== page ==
It is widely understood that Covid-19 is spread through the disbursement of large droplets from infected persons, especially when coughing or sneezing. There is legitimate scientific debate, however, on whether or not the virus can also be spread through smaller airborne micro-droplets particles that linger in the air.
Some 239 scientists from 32 countries recently sent an open letter to the World Health Organization (WHO) arguing that particles smaller than what have previously been reported can carry the virus that causes COVID-19, posing more of a danger than public health officials have warned against.
Automakers are becoming increasingly more sensitive to the health and well-being of people inside and outside a vehicle, and one of the areas in which big strides have been made over the past decades is cabin filtration. There is no evidence that the filters in vehicles' HVAC systems can prevent Covid-19 infection but they can and do filter out pollen and other pollutants that are detrimental to health. So it makes good sense to clean or change them regularly.
Recent UK records, for example, showed a 12-year high for pollen counts, and though many cabin filters can filter out pollen, dust and bacteria, trapping those tiny particles also clogs up a filter and renders it less effective over time, subjecting occupants to what the Volkswagen calls “air filter flu,” as more harmful particles can’t be filtered out.
Health authorities, such as NHS England, advise equipping vehicle air ventilation with pollen filters, and changing them at regular intervals.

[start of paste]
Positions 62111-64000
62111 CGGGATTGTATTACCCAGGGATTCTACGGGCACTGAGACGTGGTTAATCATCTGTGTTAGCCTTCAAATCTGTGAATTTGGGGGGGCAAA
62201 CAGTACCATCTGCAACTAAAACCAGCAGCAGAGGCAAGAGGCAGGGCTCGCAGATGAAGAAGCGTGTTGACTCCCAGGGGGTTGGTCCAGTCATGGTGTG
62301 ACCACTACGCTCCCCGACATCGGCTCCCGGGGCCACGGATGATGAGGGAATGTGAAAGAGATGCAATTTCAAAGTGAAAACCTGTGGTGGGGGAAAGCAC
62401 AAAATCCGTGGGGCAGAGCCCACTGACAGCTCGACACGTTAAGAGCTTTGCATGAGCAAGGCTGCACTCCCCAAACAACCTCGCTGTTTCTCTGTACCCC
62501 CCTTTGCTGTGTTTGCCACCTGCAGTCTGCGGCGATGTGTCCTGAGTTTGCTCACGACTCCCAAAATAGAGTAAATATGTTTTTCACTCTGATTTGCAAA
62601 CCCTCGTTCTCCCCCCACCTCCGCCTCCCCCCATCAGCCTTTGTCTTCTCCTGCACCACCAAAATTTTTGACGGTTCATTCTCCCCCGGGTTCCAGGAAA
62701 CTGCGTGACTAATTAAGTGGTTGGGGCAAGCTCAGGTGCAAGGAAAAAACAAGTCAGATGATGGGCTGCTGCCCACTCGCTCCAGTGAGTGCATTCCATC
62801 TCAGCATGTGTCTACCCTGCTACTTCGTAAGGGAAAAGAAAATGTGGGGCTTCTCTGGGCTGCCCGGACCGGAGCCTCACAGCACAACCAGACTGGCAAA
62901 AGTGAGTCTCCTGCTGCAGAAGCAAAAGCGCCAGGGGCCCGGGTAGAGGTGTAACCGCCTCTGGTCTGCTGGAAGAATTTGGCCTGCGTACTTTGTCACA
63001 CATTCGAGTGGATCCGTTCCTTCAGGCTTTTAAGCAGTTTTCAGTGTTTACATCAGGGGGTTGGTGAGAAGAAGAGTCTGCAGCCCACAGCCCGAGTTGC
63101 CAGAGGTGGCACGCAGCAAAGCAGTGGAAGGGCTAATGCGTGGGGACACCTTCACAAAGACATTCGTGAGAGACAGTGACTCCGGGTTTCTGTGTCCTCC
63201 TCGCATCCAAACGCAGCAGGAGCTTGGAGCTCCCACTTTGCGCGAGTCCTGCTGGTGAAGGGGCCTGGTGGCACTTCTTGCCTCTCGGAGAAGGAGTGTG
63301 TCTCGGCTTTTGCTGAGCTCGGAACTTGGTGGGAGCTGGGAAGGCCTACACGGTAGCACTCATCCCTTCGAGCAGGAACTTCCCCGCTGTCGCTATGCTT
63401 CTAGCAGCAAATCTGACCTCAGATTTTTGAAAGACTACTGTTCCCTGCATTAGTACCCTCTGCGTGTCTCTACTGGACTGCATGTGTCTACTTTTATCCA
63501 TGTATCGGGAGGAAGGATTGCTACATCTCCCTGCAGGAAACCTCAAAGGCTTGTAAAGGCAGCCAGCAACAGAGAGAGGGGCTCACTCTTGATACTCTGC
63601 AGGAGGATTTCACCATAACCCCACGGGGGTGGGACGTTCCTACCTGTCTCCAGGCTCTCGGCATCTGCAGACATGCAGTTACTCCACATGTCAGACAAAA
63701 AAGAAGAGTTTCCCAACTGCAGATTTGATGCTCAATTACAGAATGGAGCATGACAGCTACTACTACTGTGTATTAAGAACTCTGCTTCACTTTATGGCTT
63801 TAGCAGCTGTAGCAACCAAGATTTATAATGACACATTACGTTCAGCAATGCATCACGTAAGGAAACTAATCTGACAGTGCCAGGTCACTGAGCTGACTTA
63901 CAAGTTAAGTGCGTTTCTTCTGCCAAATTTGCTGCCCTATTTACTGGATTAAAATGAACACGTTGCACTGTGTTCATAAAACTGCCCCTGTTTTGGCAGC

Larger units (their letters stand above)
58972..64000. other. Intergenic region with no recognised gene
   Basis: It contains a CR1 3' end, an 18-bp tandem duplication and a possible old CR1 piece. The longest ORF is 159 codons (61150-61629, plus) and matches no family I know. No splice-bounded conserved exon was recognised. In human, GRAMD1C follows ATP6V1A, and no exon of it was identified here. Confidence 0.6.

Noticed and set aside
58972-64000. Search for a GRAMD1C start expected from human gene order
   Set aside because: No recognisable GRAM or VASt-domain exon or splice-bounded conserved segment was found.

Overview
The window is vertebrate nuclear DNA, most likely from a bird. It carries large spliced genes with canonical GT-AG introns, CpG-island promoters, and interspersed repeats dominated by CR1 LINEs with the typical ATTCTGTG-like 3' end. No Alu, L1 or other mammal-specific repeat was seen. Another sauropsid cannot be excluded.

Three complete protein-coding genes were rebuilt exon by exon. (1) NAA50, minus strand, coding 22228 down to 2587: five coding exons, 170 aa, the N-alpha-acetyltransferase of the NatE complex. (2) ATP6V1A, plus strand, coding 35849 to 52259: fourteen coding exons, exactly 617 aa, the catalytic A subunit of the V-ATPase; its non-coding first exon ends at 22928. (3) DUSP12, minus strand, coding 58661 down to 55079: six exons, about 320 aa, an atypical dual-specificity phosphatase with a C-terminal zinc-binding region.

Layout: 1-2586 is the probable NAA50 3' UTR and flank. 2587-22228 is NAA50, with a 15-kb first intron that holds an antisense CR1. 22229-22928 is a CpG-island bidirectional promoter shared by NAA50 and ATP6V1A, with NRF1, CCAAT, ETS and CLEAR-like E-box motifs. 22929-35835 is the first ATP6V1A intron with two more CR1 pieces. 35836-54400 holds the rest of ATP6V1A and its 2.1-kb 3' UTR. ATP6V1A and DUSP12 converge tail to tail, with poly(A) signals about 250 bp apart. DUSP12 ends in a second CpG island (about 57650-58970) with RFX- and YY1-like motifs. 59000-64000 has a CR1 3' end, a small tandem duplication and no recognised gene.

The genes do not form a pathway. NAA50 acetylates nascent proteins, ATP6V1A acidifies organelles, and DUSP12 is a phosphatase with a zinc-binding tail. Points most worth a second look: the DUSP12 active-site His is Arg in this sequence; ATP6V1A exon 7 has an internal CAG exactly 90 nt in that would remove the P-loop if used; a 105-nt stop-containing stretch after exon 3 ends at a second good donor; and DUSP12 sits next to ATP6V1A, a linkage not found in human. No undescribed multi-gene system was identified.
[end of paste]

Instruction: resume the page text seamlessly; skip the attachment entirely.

“We advised van owners before the summer to replace old air filters to reduce hay fever suffering and it’s just as important to replace blocked filters ahead of winter, especially after a record year for pollen,” says Trevor Hodgson-Phillips, head of service and parts for Volkswagen Commercial Vehicles. “This is an example of quick and low-cost maintenance that helps to keep the driver and the van on the road.”
Volkswagen Commercial Vehicles is particularly interested in the 25% of its van users the company says are running with dirty filters (relatively inexpensive, easily-replaced upkeep items). Its vans are equipped with multi-stage filters — the first layer blocks out large larger dust and soot particles, while a second layer blocks out the myriad tiny pollen and fungus spores that can lead to further health problems if they lodge in people’s lungs. A charcoal micro-filter reduces odours and gaseous pollutants, and helps reduce grime build-up on the inside of window glass.
With drivers getting their vehicles ready for winter, the company recommends making a cabin-filter replacement part of the fall tune-up to keep clean air flowing into the cabin and ensure good visibility out.